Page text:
The Prophet Joseph Smith held the view that scripture should be “understood precisely as it reads.” It must be realized, however, that what pre-modern peoples understood to be “literal” interpretations of scripture are not the same as what most people understand them to be in our day. Whereas modernists typically apply the term “literal” to accounts that provide clinical accuracy in the journalistic dimensions of who, what, when, and where, premoderns were more apt to understand “literal” in the sense of “what the letters, i.e., the words say.” These are two very different modes of interpretation. As Faulconer observed: “‘What x says’ [i.e., the premodern idea of “literal”] and ‘what x describes accurately’ [i.e., the modernist idea of “literal”] do not mean the same, even if the first is a description.”
Faulconer argues that insistence on a “literal” interpretation of sacred events, in the contemporary clinical sense of the term, may result in “rob[bing that event] of its status as a way of understanding the world.” Elaborating more fully on the limitations of modernist descriptions of scriptural events, he observes that the interest of premoderns:
was not in deciding what the scriptures portray , but in what they say. They do not take the scriptures to be picturing something for us, but to be telling us the truth of the world, of its things, its events, and its people, a truth that cannot be told apart from its situation in a divine, symbolic ordering.
Of course, that is not to deny that the scriptures tell about events that actually happened. … However, premodern interpreters do not think it sufficient (or possible) to portray the real events of real history without letting us see them in the light of that which gives them their significance—their reality, the enactment of which they are a part—as history, namely the symbolic order that they incarnate. Without that light, portrayals cannot be accurate. A bare description of the physical movements of certain persons at a certain time is not history (assuming that such bare descriptions are even possible).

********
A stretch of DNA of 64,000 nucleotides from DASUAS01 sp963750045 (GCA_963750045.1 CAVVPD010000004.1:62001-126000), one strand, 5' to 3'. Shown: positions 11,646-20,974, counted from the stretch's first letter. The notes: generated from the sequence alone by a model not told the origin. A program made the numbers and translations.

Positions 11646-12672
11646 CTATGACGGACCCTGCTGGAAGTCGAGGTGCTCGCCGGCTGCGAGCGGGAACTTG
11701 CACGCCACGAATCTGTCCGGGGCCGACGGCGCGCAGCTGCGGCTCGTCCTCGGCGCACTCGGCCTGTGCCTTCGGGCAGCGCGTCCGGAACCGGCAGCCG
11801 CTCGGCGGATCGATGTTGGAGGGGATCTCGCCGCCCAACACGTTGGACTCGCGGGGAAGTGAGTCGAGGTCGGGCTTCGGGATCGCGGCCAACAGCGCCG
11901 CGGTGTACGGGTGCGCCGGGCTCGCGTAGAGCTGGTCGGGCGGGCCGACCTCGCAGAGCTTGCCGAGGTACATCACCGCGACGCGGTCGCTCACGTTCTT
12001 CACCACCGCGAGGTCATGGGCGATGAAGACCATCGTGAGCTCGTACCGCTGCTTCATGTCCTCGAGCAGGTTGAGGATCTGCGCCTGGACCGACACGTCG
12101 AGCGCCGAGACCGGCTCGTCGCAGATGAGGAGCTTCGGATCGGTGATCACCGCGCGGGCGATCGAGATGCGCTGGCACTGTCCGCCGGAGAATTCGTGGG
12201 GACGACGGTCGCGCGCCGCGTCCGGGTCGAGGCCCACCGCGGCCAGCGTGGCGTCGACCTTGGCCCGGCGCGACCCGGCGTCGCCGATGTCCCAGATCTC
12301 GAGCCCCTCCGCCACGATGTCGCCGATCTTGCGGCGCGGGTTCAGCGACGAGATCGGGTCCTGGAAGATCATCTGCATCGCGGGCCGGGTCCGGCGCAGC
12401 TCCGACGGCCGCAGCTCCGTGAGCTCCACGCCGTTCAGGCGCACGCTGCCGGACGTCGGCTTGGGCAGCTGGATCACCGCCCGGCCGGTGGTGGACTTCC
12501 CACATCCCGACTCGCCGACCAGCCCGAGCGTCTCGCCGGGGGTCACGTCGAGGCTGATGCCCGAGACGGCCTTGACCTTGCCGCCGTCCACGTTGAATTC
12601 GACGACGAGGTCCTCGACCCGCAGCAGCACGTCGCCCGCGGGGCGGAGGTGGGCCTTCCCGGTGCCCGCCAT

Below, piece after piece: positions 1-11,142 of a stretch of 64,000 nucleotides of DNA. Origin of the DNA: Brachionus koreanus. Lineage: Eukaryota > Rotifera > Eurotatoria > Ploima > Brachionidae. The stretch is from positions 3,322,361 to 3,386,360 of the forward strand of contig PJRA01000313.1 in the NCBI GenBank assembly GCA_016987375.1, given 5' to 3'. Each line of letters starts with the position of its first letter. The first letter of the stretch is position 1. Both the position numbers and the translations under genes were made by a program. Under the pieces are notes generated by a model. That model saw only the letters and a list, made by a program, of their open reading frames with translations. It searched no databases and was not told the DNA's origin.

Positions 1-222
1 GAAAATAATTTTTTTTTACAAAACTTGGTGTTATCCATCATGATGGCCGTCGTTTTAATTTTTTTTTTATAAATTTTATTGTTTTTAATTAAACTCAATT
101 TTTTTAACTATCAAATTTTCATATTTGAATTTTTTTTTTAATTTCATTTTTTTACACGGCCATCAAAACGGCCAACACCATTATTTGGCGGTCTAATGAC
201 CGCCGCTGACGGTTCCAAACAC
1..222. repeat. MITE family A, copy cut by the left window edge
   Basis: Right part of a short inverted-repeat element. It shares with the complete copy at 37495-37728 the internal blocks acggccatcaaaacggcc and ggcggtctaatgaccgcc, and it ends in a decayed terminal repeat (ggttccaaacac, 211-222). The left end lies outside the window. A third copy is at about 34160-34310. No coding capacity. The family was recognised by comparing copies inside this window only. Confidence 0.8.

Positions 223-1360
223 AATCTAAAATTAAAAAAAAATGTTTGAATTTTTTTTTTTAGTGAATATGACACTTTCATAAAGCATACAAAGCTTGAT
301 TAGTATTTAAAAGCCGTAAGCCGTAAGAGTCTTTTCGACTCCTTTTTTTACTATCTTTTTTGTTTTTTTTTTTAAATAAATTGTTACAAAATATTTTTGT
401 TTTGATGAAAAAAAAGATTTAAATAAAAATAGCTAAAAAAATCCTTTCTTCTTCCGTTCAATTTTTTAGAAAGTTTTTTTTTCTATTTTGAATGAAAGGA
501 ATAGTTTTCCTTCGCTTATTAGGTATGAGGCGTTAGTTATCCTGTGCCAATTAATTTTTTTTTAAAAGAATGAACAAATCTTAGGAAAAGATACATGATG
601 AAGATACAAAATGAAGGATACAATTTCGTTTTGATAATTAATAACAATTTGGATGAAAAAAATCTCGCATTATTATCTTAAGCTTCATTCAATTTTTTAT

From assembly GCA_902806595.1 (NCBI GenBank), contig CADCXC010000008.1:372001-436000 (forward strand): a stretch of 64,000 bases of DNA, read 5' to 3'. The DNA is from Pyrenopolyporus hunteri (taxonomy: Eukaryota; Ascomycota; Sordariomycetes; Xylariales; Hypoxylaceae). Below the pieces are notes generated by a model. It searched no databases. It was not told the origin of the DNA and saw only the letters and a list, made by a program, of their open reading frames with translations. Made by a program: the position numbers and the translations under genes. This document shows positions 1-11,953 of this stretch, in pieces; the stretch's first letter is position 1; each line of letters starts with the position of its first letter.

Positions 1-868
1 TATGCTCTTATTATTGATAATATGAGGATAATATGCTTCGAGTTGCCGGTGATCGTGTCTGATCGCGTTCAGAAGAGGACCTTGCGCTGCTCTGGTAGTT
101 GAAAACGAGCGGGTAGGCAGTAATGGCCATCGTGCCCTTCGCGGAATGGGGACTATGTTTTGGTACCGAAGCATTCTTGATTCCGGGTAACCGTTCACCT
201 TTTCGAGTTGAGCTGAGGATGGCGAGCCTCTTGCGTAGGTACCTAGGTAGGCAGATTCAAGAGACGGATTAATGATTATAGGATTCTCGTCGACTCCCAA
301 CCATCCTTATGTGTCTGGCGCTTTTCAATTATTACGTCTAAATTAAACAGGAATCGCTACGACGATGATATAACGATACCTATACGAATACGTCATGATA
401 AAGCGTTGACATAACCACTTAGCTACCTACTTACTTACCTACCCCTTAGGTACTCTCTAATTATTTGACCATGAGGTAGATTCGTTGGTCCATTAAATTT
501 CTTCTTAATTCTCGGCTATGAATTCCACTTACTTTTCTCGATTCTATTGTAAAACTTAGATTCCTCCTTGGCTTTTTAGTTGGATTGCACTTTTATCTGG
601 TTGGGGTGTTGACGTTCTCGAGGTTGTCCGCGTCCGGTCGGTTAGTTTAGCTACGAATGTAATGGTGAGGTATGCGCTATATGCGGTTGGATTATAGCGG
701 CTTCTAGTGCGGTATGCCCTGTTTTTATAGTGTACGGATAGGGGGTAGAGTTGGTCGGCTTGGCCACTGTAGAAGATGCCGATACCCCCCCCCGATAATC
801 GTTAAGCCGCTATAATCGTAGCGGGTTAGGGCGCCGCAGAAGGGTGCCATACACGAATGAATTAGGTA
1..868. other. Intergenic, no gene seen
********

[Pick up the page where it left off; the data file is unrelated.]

“Person A raised his left hand, turning it clockwise so that .03 milliliters of a liquid poured from a vial in that hand into a receptacle situated midway between A and B” does not mean the same as “Henry poured poison in to Richard’s cup.” Only the latter could be a historical claim (and even the former is no bare description).
Of course, none of this should be taken as implying that precise times, locations, and dimensions are unimportant in scriptural stories. Indeed, details given in Genesis about, for example, the size of the Ark, the place where it landed, and the date of its debarkation are crucial to its interpretation. However, when such details are present, we can usually be sure that they are not meant merely to add a touch of realism to the account but rather to help the reader make mental associations with scriptural stories and religious concepts found elsewhere in the Bible.
In the case of Noah, for example, these associations might echo the story of Creation or might anticipate the Tabernacle of Moses. It is precisely such backward and forward reverberations of common themes in disparate passages of scripture, rather than a photorealistic rendering of the Flood, that will provide the understanding of these stories that we seek. Though we can no more reconstruct the story of Noah from the geology of flood remains than we can re-create the discourse of Abinadi from the ruins of Mesoamerican buildings, we are fortunate to have a scriptural record that can be “understood precisely as it reads.”
A thumbnail characterization of this modernism controversy is given by Faulconer (J. E. Faulconer, Study, pp. 131–132):
One writer has described modernism’s assumption this way: “A constellation of positions (e.g., a rational demand for unity, certainty, universality, and ultimacy) and beliefs (e.g., the belief that words, ideas, and things are distinct entities; the belief that the world represents a fixed object of analysis separated from forms of human discourse and cognitive representation; the belief that culture is subsequent to nature and that society is subsequent to the individual)” (S. Daniel, Paramodern Strategies, pp. 42–43). There is far too little room here to discuss the point extensively, but suffice it to say that, first, few, if any, of these assumptions have remained standing in the twentieth century, and second, the failure of these assumptions does not necessarily imply the failure of their claims to truth or knowledge, as is often argued, sometimes by adherents to the current attack on modernism and sometimes by critics of that attack. For an excellent discussion of postmodernism and its relation to religion, see J. Caputo, Good News.